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9/11 commemoration

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President Donald Trump has observed a moment of silence at his first 9/11 commemoration in office, marking the 16th anniversary of the attacks.

The president and First Lady Melania Trump observed a solemn moment of silence at the White House and later at the Pentagon.

Thousands are gathering nationwide to mark the deadliest attack on US soil.

Nearly 3,000 people died after hijackers crashed planes into New York’s World Trade Center, the Pentagon and a rural Pennsylvania field in 2001.

President Trump and the first lady observed a moment of silence at the Pentagon at 09:37, when US officials say American Airlines Flight 77 crashed into the building.

“Our values will endure, our people will thrive, our nation will prevail, and the memory of our loved ones will never, ever die,” Donald Trump said afterwards.

President Trump joined Defense Secretary James Mattis and General Joseph Dunford, chairman of the Joint Chiefs of Staff, at the Department of Defense to remember the lives lost on 9/11.

“The terrorists who attacked us thought they could incite fear and weaken the spirit. Those who try will soon join the long list of vanquished enemies who dare to test our mettle,” he said.

Image source Flickr

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President Trump acknowledged the more than five million young men and women who joined the military since 9/11 to “defend our country against barbaric forces of evil and destruction”.

“We are making plain to these savage killers that there is no dark corner beyond our reach, no sanctuary beyond our grasp, and nowhere to hide anywhere on this very large Earth,” he continued.

Earlier, President Trump appeared at the White House for a commemoration.

Meanwhile, relatives of 9/11 victims, survivors, rescuers and others gathered at New York’s 9/11 memorial at 08:46 to mark the exact time the first plane struck the World Trade Center’s North Tower.

The second plane slammed into the South Tower at 09:03.

The names of the 3,000 killed were read aloud at the 9/11 Memorial and Museum as bells rang out in memory of the dead.

Each year on the anniversary, two light beams illuminate the sky in place of the two towers.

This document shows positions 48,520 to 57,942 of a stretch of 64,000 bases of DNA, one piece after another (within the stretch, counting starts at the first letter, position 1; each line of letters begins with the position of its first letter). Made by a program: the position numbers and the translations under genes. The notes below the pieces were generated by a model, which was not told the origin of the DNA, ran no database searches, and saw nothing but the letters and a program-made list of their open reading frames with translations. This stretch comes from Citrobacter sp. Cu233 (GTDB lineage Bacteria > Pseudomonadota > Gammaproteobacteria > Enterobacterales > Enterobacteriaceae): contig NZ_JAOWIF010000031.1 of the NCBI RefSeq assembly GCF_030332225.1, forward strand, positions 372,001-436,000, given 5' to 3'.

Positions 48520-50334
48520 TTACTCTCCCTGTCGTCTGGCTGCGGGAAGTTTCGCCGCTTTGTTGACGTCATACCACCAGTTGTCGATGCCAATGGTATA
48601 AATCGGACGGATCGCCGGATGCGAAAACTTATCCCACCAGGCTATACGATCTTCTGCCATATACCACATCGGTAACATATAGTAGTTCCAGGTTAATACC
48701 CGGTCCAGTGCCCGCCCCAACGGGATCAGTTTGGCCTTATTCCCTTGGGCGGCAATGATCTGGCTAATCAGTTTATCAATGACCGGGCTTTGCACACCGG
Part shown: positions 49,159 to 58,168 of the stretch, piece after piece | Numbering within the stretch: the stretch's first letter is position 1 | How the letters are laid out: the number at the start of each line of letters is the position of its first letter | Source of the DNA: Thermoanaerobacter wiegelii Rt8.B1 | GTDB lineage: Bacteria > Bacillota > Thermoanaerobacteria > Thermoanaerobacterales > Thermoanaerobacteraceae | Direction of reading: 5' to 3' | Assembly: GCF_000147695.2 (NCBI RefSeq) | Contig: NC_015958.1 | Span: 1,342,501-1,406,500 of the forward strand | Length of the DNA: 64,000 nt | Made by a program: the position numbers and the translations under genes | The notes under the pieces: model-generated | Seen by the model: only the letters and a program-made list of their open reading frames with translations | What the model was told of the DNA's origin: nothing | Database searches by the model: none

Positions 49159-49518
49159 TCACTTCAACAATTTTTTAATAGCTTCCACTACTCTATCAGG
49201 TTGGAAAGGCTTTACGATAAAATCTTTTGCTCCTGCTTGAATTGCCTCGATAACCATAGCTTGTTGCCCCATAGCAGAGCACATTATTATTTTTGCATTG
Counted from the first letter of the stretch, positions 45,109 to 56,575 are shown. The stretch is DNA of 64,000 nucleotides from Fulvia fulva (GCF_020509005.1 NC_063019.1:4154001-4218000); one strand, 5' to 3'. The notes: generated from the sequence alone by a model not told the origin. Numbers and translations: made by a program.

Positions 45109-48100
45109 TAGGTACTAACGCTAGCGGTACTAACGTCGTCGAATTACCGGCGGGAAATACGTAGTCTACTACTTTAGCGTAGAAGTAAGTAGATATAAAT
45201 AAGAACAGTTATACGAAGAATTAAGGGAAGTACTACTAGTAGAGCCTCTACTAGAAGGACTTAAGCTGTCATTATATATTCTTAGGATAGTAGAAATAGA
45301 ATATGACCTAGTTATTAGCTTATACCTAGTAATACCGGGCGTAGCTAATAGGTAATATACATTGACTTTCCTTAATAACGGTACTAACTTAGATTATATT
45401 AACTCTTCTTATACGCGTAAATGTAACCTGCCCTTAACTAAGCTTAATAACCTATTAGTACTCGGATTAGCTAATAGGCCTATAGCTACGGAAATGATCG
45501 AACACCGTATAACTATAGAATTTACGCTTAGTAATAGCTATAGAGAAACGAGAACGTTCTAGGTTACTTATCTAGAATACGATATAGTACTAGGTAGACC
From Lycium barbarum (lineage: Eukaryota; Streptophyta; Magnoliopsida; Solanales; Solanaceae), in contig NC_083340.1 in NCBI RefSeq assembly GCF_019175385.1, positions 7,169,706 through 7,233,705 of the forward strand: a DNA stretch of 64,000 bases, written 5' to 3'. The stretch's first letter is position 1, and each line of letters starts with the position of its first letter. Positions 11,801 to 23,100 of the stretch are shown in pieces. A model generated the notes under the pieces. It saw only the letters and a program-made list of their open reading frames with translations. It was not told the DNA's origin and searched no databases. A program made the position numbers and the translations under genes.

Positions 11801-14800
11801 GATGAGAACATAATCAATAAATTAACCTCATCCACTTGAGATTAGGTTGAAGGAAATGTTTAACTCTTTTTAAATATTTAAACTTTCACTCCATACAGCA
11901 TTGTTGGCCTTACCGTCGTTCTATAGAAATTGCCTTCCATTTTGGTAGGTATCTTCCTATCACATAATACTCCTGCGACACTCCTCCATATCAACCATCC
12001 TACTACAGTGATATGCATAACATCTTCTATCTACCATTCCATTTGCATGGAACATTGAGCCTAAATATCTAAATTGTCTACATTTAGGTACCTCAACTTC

The fourth plane went down at 10:03 in Shanksville, Pennsylvania, where crew members wrestled hijackers for control of plane, forcing it down in a rural field instead of its intended target in Washington.

VP Mike Pence and Secretary of the Interior Ryan Zinke appeared in Shanksville, where ground was broken a day before for a 93ft tower at the Flight 93 National Memorial.

The Tower of Voices will remember the 33 passengers and seven crew members who died on Flight 93.

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The 13th anniversary commemoration of the 9/11 terror attack will be marked with a solemn reading of the names and moments of silence at the precise times of tragedy.

As the nation pauses to mark the commemoration of the September 11, 2001, terror attack, little about the annual ceremony at ground zero has changed.

However, for the first time, the National September 11 Museum — which includes gut-wrenching artifacts and graphic photos of the attacks — will be open on the anniversary. Fences around the memorial plaza have come down, integrating the sacred site more fully with the streets of Manhattan while completely opening it up to the public and camera-wielding tourists.

A nearly completed One World Trade Center has risen 1,776 feet above ground zero and will be filled with office workers by this date in 2015, another sign that a page in the city’s history may be turning.

For some who lost loved ones in the attacks, the increasing feel of a return to normalcy in the area threatens to obscure the tragedy that took place there and interfere with their grief.